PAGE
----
Russia’s Balkan ally Serbia is taking yet another step toward inching closer to Europe and away from Moscow as Belgrade looks for French fighter jets and European Union infrastructure money.
Serbian President Aleksandar Vučić told the press that he is negotiating with Dassault Aviation the acquisition of 12 new Rafale fighters for 3 billion euros.
President Aleksandar Vučić traveled to Abu Dhabi, to visit the International Defense Exhibition and Conference (IDEX 2023) to provide support to his country’s defense industry, represented at the fair by Yugoimport-SDPR and to establish defense agreements with countries in the region.
President Aleksander Vucic announced that Serbia would increase defense spending in an effort to modernize its military, with much of its inventory reliant upon old Soviet equipment. Serbia has shown interest in French jets since 2022 in the hopes of replacing outdated Soviet MIGs.
Serbian negotiations with France remain ongoing, according to Serbian media.
Serbia, which has close cultural and political ties with Russia, has received significant military hardware from Moscow. In recent years, Russia sent Serbia 6 MiG-29 fighters, 30 T-72 tanks, 30 armored vehicles, the Pantsir S1 air-defense system and Kornet anti-tank missiles, according to the German Marshall Fund.
A turn toward France could signal that Serbia is at least partially comfortable with a modest pivot away from Russia in order to solidify EU membership.
“Serbia will not sever all ties with Russia but replacing Russian jets with French jets would show that Belgrade is tilting more westward, particularly since, for the last four years, France has emerged as Serbia’s primary political partner in the West,” Vuk Vuksanovic, senior researcher at the Belgrade Center for Security Policy, told Fox News Digital.
Serbia is also in line to receive its largest EU funding package worth 600 million Euros to reconstruct the Belgrade railway by 2029. The project would help connect western and Eastern Europe to Eurasia and Turkey.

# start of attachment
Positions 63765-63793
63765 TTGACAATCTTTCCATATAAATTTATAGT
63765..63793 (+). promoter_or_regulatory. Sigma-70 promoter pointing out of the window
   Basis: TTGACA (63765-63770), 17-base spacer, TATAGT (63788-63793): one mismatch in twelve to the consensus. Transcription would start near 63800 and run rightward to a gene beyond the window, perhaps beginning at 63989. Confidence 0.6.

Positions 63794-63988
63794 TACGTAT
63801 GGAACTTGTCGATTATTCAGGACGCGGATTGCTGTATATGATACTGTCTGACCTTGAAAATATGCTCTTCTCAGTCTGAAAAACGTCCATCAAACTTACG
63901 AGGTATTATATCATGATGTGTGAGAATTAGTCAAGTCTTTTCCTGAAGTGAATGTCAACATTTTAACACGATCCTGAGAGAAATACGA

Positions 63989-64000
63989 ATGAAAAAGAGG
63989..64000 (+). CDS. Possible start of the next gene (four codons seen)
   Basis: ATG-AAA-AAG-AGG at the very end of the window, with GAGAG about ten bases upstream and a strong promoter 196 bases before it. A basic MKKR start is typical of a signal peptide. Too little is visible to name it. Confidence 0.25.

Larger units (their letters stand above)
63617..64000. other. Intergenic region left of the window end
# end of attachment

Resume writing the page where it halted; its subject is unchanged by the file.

Vucic has always tried to balance his relations with Belgrade’s traditional patron Russia while also trying to remain in the good graces of Europe. Serbia officially applied for EU membership in 2009, and its ongoing dispute with former province Kosovo, backed by Russia, remain key points of contention for its path to the EU. Recently, nationalist protesters took to the streets in opposition of an EU proposed plan to normalize relations with Kosovo.
A possible pivot aside, Serbia has not been completely on board with the EU’s commitment to helping defend Ukraine in its war against Russia.
“Until Serbia imposes sanctions against Russia, which is very unlikely to happen, no political move will be enough to satisfy the West,” Helena Ivanov, associate fellow at the Henry Jackson Society, told Fox News Digital.
While it makes political and practical sense for Vucic to purchase more advanced fighter jets from France and accept EU aid, it is still likely not enough to fully ingratiate Serbia with EU leaders.
Many observers expect Serbia to continue making good faith efforts to stabilize relations with the EU, but up to a point.
“We can certainly expect many more coming from the Serbian government as they try to maintain the balancing act, nevertheless, with the exception of sanctions, I don’t think any of these will be enough in the long-term,” Ivanov cautioned.
Although Serbia has not gone as far as joining western sanctions on Russia, Serbia joined U.N. resolutions condemning Russia’s invasion of Ukraine, the referendums annexing territory in the eastern Donbas region, and voted to boot Russia from the U.N. Human Rights Council. Vucic also notably declared that Crimea is Ukraine, which Putin considers Russian territory and any efforts to retake it could lead to a dramatic escalation of the war by Russia.
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